Do you expect Brexit to have an impact on the company’s research activities, or its relationship with the UK?
In September last year we inaugurated our Research Centre at Oxford University and we’re very excited about the translational research being done there within cardiometabolic disease. Our view is that Oxford University has a long and established tradition of scientific excellence and this will remain the case regardless of the uncertainties that come with Brexit. Last year we also acquired Ziylo, a spin-out company from the University of Bristol with whom we are working to accelerate our work in the field of glucose- responsive insulins. We believe in the strength of the UK life science sector and are confident that the UK will remain a supportive environment for research and innovation.
What are your goals for the future?
Building new innovation in cognitive impairment (dementia). Getting GLP-1 properly tested in neurodegenerative disease because a lot of science supports its potential utility there. Maintain Novo Nordisk as a fantastic place for young scientists to work. Learn much more about artificial intelligence.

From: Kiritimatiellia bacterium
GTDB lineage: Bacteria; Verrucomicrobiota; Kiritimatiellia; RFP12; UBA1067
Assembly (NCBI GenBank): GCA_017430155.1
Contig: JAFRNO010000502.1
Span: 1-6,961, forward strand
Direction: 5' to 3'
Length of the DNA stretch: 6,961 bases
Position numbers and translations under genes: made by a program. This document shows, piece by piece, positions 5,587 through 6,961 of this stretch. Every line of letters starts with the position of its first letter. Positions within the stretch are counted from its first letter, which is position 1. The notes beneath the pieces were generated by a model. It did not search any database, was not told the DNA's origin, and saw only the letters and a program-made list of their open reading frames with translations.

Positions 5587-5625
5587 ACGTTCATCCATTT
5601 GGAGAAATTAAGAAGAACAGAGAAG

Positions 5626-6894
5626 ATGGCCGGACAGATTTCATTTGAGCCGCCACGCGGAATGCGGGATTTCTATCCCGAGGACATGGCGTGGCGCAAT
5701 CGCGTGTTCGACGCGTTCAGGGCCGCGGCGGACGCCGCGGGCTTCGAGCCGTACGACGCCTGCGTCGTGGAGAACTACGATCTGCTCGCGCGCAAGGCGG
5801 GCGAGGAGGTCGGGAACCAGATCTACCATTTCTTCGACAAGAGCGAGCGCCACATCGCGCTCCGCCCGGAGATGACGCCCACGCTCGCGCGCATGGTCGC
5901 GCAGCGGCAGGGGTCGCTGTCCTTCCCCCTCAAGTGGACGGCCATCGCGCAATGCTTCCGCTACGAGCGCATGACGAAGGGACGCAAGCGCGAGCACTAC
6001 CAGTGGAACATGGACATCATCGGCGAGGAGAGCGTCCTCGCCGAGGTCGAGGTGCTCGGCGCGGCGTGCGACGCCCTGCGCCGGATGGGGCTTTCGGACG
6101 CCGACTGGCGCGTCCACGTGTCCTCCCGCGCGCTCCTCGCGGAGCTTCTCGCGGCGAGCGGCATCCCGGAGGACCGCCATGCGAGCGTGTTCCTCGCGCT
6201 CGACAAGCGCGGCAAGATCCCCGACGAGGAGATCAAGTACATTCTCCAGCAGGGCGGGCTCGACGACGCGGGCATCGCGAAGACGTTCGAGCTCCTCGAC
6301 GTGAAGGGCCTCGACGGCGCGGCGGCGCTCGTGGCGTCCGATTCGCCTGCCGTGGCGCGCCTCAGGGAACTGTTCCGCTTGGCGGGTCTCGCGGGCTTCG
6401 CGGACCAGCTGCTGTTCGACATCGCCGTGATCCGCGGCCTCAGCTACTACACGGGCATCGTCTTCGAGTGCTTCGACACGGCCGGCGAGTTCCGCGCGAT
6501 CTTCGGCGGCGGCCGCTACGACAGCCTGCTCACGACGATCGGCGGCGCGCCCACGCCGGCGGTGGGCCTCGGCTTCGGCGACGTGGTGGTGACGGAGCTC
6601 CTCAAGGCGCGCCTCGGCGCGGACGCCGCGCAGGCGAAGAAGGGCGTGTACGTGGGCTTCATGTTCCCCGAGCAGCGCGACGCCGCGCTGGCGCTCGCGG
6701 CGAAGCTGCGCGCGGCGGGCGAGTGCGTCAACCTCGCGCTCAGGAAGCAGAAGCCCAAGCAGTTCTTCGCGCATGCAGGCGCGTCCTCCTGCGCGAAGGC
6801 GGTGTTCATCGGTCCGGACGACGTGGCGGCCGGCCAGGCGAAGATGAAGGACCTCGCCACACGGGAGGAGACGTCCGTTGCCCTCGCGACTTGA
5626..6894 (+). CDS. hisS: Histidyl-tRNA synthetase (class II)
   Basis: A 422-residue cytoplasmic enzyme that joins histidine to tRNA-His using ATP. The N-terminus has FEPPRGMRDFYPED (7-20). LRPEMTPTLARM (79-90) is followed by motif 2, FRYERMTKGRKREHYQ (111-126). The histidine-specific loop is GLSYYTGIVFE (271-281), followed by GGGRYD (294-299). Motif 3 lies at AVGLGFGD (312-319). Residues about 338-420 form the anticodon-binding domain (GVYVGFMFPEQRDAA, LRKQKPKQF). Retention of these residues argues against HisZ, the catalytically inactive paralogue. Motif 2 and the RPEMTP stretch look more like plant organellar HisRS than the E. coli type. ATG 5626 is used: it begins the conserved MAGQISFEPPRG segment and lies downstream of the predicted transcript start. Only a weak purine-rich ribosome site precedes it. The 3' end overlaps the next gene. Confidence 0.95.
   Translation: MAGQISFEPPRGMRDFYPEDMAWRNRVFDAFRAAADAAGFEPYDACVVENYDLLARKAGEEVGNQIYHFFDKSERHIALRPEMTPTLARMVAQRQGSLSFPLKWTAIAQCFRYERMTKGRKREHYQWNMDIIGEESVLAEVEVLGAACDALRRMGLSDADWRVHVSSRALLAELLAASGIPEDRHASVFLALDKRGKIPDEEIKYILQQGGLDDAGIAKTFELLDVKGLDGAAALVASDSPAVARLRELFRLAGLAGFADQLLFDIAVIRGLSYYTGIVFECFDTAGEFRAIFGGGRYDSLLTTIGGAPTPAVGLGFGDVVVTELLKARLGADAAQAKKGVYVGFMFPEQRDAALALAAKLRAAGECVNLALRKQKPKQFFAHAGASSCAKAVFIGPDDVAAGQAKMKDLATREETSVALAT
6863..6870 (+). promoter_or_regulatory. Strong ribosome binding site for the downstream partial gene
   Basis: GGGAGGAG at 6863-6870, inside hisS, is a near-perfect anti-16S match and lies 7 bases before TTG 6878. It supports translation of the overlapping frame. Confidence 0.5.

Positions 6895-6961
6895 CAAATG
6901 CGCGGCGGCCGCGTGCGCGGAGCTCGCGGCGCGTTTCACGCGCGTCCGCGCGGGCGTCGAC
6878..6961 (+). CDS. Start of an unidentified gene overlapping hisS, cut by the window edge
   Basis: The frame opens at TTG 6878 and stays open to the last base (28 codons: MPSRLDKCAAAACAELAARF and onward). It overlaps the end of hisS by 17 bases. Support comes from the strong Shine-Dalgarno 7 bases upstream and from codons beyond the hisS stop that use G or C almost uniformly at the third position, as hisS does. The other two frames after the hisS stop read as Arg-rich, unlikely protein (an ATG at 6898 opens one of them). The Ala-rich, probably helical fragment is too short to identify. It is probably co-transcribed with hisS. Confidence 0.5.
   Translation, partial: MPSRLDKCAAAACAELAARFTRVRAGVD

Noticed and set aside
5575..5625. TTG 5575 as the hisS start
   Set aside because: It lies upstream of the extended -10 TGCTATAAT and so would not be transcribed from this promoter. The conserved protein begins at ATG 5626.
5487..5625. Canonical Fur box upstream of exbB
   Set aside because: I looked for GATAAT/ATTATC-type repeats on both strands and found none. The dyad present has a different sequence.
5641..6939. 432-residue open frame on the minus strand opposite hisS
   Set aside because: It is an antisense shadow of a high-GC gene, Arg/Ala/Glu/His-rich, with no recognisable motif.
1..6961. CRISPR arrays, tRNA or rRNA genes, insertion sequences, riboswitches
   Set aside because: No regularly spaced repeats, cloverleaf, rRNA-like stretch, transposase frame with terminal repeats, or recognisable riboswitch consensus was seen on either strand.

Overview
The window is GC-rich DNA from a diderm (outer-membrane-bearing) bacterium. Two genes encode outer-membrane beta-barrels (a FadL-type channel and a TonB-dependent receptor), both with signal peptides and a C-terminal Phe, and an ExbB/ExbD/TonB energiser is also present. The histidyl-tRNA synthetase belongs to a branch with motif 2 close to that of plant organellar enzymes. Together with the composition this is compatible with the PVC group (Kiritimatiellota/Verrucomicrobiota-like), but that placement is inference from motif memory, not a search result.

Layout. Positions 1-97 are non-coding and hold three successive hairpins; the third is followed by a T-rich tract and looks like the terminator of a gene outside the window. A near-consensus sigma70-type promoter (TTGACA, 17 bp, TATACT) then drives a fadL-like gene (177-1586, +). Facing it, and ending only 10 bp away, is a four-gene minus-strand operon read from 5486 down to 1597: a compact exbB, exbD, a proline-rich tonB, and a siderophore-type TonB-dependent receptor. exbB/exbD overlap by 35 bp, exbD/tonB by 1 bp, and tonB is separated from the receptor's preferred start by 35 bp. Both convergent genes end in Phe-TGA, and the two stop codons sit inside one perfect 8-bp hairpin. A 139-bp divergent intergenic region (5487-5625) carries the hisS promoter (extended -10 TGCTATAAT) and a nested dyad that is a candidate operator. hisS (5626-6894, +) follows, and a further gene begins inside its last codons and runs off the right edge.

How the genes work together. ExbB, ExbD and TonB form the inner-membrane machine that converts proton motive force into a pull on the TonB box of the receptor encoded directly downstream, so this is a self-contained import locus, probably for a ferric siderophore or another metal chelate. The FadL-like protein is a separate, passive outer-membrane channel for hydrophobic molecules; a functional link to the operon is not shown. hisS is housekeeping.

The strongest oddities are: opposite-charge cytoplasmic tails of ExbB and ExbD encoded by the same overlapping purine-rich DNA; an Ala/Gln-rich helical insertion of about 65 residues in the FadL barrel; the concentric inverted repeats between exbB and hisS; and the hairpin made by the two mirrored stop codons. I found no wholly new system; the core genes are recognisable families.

What keeps you awake at night?
Not much and I sleep very well. I know that I have always done things with great care for quality and ethics, and I teach everyone around me to do the same. My concerns for the world are more general, for economic greed and failure to save the planet for future generations.
If you could invite anyone (alive or dead) over for dinner, who would it be and why?
This is a tough one. I think I would have to go for Marie Curie, or Simone Beauvoir, or perhaps those two French ladies together. How brave they must have both been in very different ways. I would love to hear how Marie tackled being a woman in science in those days, or what both of them would say to young women of today. For someone alive I would go for the – in my opinion – most inspirational couple in the world, Barack and Michelle Obama. I want to ask if there is not something I could please help them with, I would love to do some work on the side on one of their initiatives.